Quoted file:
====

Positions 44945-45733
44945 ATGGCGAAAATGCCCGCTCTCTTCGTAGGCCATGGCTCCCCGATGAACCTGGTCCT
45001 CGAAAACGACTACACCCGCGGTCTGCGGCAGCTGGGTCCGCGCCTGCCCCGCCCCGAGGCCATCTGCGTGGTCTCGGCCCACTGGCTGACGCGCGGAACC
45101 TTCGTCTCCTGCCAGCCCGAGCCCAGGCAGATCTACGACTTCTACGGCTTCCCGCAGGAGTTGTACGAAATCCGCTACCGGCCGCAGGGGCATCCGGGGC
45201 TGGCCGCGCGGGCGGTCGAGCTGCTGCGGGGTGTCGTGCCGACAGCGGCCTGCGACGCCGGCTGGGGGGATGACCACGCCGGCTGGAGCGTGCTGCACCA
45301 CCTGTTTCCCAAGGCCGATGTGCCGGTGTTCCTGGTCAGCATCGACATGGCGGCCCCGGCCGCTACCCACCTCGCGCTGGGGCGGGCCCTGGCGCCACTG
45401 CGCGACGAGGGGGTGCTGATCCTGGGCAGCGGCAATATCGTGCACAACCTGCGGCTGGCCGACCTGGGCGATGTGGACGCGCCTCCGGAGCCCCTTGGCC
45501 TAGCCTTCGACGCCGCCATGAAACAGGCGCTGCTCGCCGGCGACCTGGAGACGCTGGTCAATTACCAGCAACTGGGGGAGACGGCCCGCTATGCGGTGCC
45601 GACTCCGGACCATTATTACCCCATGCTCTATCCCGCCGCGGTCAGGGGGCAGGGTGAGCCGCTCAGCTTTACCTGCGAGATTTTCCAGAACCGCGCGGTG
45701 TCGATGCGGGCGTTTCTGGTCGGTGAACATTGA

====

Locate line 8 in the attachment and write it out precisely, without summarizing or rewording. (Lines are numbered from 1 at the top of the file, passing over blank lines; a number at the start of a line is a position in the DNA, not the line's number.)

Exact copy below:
45501 TAGCCTTCGACGCCGCCATGAAACAGGCGCTGCTCGCCGGCGACCTGGAGACGCTGGTCAATTACCAGCAACTGGGGGAGACGGCCCGCTATGCGGTGCC